Weekly Pool Maintenance

Weekly Pool Maintenance

Thorough pool care will ensure clean and safe water throughout the swimming season. Below are some important steps to include in your weekly pool maintenance routine.

Skim Off Leaves and Debris

A task that should be done daily, skimming is the first step of your weekly maintenance routine.

  • Use a long-handled leaf skimmer to gather up leaves, insects and any other debris floating on the surface of the pool.
  • Try to remove debris before it sinks to the bottom of your pool where it becomes difficult to remove and may create stains.
  • Have trees surrounding your pool? Consider trimming them back to reduce the amount of debris that lands on the water.

Skimming the surface of your pool takes just a few minutes and keeps water looking crystal clear. More importantly, the debris you skim off the top of the water never has a chance to dirty the bottom of your pool or clog up your filtration system.

Brush Sediment from Pool Walls

Algae and small bits of debris can gather on the walls of your pool, as well as pool fixture like ladders and slides.Brush the pool walls and fixtures each week to remove dirt and prevent the spread of algae.

  • Use a brush to remove dirt that has collected on the sides and bottom of your pool, as well as on ladders, slides and other accessories.
  • Brush sediment toward the main drain so it can be vacuumed up easily.

Vacuum the Pool

Once the algae and sediment have been brushed from the walls, they can be vacuumed up, along with any other debris that has floated to the bottom of the pool.

Automatic Vacuum
If you are using an automatic vacuum, you just need to plug in your cleaner, set it in the water and let it work for you! There are three types of automatic pool vacuums: robotic, pressure, and suction.

  • Robotic vacuums are energy-efficient and work separate from your pool’s existing filtration system.
  • Pressure vacuums utilize a pressure line from the filtration system to move around your pool. They require a pool pump and usually an extra booster pump to run.
  • Suction vacuums use the water flow from your filtration system and attach to either a dedicated suction port or skimmer. They are the most affordable option.

Manual Vacuum
If you are using a manual vacuum, use the following steps:

  • Submerge your vacuum head and hose before hooking up the vacuum to the filter.
  • Hook the vacuum to the filter and check to make sure your hose does not float.
  • Vacuum the bottom of your pool, moving across it in a motion similar to mowing the lawn.
  • Move slowly and overlap your lines to ensure you are picking up as much debris as possible.

Clean Skimmer

You should also clean out your skimmer(s) weekly, or more often as if necessary. Removing debris allows the skimmer to operate at maximum efficiency, catching the majority of debris that ends up in your pool.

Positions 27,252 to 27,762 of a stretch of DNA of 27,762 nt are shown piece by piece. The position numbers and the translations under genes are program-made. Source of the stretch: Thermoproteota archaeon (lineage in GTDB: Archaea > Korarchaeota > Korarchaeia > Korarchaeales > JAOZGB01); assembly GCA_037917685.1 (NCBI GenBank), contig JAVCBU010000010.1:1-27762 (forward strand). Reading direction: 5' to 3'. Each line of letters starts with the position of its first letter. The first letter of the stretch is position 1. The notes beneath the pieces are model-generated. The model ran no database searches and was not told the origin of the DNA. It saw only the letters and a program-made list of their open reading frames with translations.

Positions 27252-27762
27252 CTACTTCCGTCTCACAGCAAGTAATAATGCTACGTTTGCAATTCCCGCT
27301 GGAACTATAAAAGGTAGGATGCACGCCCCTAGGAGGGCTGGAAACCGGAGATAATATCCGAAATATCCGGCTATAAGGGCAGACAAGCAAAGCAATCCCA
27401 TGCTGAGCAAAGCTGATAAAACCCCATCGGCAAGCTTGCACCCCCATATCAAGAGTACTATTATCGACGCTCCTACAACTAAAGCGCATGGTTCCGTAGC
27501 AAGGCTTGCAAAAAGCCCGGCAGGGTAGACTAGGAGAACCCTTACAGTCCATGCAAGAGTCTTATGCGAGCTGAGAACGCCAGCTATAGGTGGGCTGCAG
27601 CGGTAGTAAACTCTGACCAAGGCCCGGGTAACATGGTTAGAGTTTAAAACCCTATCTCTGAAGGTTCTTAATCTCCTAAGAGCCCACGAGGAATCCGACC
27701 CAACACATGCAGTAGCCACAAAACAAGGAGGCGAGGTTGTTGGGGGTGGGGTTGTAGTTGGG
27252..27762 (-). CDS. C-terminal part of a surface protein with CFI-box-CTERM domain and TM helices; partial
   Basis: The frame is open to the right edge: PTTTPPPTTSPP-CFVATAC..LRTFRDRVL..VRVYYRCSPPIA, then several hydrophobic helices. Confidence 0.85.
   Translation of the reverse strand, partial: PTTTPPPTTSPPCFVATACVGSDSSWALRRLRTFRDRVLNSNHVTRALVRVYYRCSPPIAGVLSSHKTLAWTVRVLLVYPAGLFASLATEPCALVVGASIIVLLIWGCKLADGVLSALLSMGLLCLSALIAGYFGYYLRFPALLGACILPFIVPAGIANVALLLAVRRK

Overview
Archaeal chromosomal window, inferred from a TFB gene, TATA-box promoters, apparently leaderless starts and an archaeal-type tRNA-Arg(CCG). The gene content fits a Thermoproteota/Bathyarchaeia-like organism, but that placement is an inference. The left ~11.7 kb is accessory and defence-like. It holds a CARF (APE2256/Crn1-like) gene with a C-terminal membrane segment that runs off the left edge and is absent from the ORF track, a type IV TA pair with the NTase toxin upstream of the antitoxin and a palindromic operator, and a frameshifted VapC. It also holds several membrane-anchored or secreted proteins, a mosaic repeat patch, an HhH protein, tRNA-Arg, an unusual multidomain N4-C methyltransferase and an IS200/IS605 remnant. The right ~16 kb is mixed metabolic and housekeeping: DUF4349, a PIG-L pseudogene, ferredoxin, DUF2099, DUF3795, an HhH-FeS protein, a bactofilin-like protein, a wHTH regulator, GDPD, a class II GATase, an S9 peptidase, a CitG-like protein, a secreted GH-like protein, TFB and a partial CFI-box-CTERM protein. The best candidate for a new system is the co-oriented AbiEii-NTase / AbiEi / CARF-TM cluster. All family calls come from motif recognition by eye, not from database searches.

• Keep an eye on your pool’s water level. If the water level is more than halfway up the skimmer, debris will not be collected effectively.
  • Check the skimmer every time you skim the top of the pool, ensuring it is clean.

Keep Your Pump Running

Your pool’s circulation system includes the skimmer, pump, pump strainer, drains and filter. The system helps chemicals work effectively and ensures that water is properly filtered.

Run your pump long enough each day to make sure the water is properly filtered and each item in the circulation system is clean and in good condition.

Check Filter and Backwash As Needed

The three most popular types of filters – sand, cartridge and vertical grid DE – screen out debris and particles from your pool water. You should clean and maintain your filter according to the manufacturer’s directions.

  • Check your pool filter weekly, removing any debris that has gathered within.
  • Backwash the pool filter as needed (weekly for pools that see a lot of use; or when the filter gauge reads 8-10 psi higher than normal).

Test Pool Water and Add Chemicals

Test your pool water frequently (daily or weekly depending on use) and add chemicals as necessary, following manufacturer’s directions.

  • Chemicals are typically added to the pool daily. These pool chemicals include various kinds of disinfectants and sanitizers which work to control the growth of certain kinds of algae and bacteria in the pool water.
  • Regular shock treatments cleanse the water of algae, bacteria, dirt and any other organic matter that may have entered the pool. Follow manufacturer’s directions for shock treatments.

Need Help?

From time to time unexpected maintenance may be necessary, small or otherwise, but with the right help your pool can be swim ready in no time. Consider contacting a pool professional to ensure a healthy and easy pool-opening experience.